I had just installed myself in my seat on board the Perurail Titicaca Train in Cusco. My carriage was elegant with wooden panels, white table cloths and plush seating. It exuded an air of elegance long gone from modern travel.
My fellow passengers offered a compelling reminder that this was, after all, modern travel. While old-world travellers dressed to code, today’s lot believe in ‘individuality’, i.e. something like being normal without being average.
Expressing your individuality is hard work, particularly if you do not have one. But this obstacle can be overcome; you can buy one.
Those who trade in this commodity are known collectively as ‘the fashion industry’.
Contrary to all evidence, the fashion industry tells us that a shirt is SO MUCH MORE than a garment. It is an expression of the inner self. Possibly not YOUR inner self – but at least someone’s inner self. Likely that someone is better looking, wealthier, and more famous than you. Buy the brand, and those properties will magically trickle down onto you.
All you have to do is say that you bought whatever it is that you are wearing because it ‘spoke to you’. And voila, you are an individual, just like the rest of us.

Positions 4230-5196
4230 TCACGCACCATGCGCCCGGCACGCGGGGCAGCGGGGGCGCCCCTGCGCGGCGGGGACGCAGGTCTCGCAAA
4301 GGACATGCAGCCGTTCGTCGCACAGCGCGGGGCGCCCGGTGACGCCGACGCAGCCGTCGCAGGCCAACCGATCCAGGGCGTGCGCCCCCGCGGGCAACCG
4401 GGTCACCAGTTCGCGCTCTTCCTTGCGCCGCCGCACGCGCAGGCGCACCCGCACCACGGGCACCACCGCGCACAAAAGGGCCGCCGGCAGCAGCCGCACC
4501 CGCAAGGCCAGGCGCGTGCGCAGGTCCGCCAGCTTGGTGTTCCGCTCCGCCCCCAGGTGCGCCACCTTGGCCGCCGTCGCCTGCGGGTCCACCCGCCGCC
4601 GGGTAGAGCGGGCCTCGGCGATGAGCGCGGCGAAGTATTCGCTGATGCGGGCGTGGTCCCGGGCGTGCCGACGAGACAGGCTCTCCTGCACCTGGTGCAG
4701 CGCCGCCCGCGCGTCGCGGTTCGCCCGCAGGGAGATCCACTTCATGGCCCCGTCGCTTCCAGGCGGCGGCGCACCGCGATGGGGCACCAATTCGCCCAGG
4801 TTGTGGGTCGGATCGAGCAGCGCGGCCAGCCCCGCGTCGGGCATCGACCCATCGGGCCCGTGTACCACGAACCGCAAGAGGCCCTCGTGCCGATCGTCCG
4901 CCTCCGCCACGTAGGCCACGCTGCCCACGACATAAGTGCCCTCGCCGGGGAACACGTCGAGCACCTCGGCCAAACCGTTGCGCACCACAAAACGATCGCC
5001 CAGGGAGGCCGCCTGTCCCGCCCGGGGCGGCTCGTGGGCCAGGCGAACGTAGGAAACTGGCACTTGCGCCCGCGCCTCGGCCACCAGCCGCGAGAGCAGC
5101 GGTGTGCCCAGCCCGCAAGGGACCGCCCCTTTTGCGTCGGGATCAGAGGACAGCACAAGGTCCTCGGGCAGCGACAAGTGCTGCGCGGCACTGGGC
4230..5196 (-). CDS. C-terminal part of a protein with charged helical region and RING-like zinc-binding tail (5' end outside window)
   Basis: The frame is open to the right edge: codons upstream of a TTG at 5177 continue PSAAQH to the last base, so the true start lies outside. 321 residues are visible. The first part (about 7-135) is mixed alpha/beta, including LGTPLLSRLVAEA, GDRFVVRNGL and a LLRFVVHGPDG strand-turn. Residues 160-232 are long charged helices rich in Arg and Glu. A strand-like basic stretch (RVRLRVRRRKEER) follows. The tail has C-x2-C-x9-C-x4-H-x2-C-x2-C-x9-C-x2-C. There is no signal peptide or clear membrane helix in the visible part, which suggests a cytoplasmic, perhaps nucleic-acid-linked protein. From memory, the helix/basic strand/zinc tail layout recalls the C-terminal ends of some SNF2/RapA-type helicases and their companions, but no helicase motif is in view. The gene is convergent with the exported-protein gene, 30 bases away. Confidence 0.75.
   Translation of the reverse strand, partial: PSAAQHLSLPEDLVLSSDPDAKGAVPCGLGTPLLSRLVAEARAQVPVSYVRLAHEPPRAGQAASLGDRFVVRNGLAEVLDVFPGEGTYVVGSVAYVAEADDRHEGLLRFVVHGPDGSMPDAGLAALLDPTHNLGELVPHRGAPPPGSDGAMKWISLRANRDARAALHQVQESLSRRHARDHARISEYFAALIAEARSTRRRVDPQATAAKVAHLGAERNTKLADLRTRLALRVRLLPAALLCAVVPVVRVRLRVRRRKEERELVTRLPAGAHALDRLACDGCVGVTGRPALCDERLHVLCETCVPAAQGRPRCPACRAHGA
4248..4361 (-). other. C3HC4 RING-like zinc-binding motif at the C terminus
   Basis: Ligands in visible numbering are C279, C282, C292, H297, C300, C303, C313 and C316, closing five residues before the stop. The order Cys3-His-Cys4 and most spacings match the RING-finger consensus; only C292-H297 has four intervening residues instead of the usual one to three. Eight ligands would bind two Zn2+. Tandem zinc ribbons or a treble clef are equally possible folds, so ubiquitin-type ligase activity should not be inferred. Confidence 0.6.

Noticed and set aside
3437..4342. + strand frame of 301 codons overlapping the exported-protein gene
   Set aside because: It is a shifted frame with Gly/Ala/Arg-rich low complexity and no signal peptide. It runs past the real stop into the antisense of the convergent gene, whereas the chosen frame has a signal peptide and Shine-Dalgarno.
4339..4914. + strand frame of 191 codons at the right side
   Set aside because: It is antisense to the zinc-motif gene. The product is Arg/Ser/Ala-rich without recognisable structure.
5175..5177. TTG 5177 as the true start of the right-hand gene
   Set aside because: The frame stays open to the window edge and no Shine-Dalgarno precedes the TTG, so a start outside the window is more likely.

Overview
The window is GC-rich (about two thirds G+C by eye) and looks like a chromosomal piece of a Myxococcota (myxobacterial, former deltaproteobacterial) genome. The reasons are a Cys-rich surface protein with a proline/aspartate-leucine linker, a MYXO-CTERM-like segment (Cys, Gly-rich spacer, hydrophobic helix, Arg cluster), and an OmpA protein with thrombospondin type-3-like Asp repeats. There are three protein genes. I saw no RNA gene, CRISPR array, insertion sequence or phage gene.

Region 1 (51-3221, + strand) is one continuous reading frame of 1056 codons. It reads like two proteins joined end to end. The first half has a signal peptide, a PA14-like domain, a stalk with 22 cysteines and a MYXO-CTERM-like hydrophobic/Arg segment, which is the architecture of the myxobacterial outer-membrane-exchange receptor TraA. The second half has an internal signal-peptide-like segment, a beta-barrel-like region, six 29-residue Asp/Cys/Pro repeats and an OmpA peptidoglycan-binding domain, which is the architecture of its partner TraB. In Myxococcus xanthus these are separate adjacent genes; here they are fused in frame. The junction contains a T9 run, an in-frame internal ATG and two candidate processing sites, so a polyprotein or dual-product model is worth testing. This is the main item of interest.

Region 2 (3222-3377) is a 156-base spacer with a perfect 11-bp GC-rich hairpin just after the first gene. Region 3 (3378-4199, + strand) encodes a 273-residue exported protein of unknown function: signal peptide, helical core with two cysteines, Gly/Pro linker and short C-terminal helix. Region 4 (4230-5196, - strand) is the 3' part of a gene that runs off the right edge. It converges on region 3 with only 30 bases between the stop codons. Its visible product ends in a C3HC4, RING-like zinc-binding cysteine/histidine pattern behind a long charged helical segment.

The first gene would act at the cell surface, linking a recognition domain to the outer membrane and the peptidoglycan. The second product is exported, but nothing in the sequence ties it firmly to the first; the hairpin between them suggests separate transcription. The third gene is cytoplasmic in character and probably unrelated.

I don’t grudge people their ‘individuality’, but I lament the effect it has on my photos. Is it too much to ask to take a single image without a screaming neon-coloured garment in it? On the flip side, I ruined their pictures, as much as they did mine.
And they were a friendly lot.
Many of us had sold a kidney and an eyeball to afford the exorbitant rate of the ticket. Common ground is a good start when individuals come together.
Half an hour into the journey, I took this photo along the Urubamba River. This had all the bearings of becoming a good day.
But then the panflute players arrived. This turned out only to be an intermediate purgatory before descending into the real hell of a fashion show.
A few passengers, such as had had their better judgement clouded by altitude-sickness or romance, made expensive purchases. This proved sufficient for the ordeal to come to an end.
Where was I?
Ah, yes: this had all the bearings of becoming a good day…